Even the most confident among us have fears and doubts at times and how they handle those situations serve as behaviors to model. I study this as a hobby. I am especially interested in how confident managers handle occasional insecurity and self-doubt.
I often wonder but rarely ask where they go to find strength before, during or more importantly after making an unpopular decision. What things deep inside enable them to do that, and then effortlessly justify their actions in the face of criticism?
Today I am a confident man in most aspects of my life but as a percentage of my whole life that confidence is relatively small. I have fears and doubts but I accept that as natural. A helpful statement I repeat in my head whenever I have doubts is a line from one of the Dirty Harry movies: “A man has got to know his limitations.” Silly in some ways, profound in others. Basically it means accept that you’re not perfect.
When I see a manager make decisions with great confidence over and over again, especially if it is somebody I know well, I look for evidence of insecurities. Nobody is always confident. Nobody is always fearless and doubt-free. I can accept decisions I don’t like much more readily if I know that the decision-maker had at least a little self-doubt while contemplating those decisions. That tells me they are confident but not arrogant. They know there is a chance their decision is wrong, but they weighed the evidence, considered the factors (including the ones I might not know about) and made their decision.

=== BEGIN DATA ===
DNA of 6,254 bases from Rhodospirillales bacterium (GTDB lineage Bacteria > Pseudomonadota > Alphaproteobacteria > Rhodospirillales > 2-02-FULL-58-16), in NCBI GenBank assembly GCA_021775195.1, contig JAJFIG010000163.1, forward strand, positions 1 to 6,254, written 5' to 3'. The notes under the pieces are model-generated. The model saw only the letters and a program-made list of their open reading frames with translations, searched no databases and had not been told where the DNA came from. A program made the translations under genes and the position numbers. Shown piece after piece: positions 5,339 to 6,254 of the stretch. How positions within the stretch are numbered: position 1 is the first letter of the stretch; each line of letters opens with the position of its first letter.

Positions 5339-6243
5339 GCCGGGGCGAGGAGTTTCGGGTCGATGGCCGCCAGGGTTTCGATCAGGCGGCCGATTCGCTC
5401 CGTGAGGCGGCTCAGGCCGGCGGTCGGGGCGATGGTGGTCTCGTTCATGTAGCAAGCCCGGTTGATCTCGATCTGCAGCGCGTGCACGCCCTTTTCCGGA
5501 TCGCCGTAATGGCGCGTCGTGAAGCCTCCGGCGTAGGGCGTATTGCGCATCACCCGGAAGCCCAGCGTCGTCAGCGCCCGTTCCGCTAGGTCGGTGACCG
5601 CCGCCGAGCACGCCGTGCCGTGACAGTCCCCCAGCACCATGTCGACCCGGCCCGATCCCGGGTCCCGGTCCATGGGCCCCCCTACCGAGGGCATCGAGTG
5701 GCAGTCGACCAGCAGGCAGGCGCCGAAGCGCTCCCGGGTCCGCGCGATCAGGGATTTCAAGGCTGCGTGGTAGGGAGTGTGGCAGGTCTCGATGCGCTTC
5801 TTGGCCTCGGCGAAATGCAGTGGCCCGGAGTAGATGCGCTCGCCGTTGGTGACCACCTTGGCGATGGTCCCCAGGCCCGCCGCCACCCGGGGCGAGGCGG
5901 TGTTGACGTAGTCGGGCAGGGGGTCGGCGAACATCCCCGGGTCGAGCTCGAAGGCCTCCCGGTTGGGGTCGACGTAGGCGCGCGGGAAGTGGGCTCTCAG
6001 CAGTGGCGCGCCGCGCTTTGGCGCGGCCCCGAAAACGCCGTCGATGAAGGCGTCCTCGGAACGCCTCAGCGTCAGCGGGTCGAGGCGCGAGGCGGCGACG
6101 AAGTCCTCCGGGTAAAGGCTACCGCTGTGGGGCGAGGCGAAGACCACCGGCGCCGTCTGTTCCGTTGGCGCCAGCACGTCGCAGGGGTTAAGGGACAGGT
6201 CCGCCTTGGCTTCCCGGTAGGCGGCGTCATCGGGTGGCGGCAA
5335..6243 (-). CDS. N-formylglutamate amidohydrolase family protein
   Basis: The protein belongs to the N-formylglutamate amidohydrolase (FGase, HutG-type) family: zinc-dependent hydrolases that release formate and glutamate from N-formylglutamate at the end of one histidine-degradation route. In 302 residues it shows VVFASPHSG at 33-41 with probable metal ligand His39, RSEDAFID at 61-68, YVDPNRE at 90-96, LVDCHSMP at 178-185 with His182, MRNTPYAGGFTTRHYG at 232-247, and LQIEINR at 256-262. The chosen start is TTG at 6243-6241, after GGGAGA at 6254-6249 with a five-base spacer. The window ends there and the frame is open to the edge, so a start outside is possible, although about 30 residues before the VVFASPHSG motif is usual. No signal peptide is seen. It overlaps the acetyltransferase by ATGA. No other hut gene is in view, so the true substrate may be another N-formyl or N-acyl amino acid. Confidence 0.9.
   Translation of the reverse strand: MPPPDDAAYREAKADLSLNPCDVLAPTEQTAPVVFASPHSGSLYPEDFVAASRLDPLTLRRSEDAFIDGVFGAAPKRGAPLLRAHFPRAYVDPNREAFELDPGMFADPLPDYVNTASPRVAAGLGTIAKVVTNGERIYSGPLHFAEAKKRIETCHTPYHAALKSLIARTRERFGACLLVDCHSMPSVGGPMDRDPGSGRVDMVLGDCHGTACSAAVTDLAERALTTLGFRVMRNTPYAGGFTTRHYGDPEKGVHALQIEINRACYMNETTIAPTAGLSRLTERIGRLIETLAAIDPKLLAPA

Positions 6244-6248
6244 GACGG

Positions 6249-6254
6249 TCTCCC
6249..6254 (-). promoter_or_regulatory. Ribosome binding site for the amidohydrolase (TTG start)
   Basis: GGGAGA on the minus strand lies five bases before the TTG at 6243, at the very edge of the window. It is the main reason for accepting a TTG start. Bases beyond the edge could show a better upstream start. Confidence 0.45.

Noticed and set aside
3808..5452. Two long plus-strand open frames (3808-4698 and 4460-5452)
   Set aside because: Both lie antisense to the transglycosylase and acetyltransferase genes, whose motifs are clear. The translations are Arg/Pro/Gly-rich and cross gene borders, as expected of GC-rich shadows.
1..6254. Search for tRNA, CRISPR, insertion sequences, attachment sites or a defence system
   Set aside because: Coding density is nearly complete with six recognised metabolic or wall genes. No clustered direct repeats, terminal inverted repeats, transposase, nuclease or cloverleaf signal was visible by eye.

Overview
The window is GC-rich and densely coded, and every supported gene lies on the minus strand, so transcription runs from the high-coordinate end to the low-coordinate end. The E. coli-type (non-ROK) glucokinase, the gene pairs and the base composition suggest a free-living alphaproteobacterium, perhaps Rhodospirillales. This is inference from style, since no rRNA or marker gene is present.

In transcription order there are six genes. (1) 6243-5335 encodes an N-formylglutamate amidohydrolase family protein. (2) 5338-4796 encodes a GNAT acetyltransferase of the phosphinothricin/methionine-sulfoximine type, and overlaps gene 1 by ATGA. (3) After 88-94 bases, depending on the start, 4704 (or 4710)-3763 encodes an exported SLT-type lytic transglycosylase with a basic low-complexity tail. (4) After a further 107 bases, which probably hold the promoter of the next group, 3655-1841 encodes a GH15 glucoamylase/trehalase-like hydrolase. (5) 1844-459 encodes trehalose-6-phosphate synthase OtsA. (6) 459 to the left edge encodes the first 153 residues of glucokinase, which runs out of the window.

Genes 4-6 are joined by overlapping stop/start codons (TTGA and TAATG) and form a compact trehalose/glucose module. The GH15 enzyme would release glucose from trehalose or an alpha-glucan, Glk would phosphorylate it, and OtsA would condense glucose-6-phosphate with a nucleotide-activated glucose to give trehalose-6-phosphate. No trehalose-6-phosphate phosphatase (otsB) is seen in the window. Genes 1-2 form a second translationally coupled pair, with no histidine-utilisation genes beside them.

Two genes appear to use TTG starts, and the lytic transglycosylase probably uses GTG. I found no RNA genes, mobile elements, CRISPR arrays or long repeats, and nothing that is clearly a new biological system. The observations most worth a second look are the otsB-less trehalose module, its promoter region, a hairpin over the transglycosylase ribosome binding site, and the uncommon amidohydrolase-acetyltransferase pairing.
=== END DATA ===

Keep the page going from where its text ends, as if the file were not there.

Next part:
Analyzing how they deal with doubt helps me learn how to deal with my own. Management decisions in business are not the same as personal decisions but the process is much the same. I learn a lot by studying my managers at work and it turns out they sometimes learn from me too. I have their confidence and they have mine.
Seems like I should have a profound close here but I don’t. Just wanted to share an observation.